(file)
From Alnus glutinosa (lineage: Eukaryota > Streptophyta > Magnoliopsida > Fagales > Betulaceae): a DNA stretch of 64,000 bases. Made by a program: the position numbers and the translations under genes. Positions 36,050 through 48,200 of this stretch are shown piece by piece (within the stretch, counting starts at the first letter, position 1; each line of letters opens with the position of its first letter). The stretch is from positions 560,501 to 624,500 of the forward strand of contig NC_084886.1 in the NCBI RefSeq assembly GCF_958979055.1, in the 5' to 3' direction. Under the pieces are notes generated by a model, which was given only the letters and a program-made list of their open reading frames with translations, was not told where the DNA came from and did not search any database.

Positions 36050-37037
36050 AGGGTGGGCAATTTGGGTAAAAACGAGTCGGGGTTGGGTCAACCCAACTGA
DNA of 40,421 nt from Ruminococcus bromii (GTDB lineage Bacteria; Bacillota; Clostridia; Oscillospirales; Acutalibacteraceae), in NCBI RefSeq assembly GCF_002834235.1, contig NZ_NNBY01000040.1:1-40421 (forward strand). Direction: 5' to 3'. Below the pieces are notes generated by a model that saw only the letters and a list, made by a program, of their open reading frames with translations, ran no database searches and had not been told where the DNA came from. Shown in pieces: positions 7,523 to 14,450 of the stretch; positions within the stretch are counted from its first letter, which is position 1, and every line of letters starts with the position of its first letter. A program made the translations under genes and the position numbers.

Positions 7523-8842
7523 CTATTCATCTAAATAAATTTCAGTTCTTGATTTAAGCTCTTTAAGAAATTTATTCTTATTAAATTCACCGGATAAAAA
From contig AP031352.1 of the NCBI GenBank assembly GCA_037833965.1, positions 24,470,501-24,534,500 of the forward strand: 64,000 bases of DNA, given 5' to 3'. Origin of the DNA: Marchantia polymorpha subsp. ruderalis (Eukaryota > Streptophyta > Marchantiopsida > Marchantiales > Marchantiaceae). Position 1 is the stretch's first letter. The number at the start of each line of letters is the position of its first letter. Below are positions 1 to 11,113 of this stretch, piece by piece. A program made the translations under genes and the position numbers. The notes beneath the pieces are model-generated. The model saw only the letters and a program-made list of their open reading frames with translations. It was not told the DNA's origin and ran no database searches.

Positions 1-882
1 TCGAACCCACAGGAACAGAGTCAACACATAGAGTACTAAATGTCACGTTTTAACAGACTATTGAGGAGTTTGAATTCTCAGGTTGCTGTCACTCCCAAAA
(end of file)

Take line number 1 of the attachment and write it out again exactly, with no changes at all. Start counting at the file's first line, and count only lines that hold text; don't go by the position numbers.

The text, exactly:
From Alnus glutinosa (lineage: Eukaryota > Streptophyta > Magnoliopsida > Fagales > Betulaceae): a DNA stretch of 64,000 bases. Made by a program: the position numbers and the translations under genes. Positions 36,050 through 48,200 of this stretch are shown piece by piece (within the stretch, counting starts at the first letter, position 1; each line of letters opens with the position of its first letter). The stretch is from positions 560,501 to 624,500 of the forward strand of contig NC_084886.1 in the NCBI RefSeq assembly GCF_958979055.1, in the 5' to 3' direction. Under the pieces are notes generated by a model, which was given only the letters and a program-made list of their open reading frames with translations, was not told where the DNA came from and did not search any database.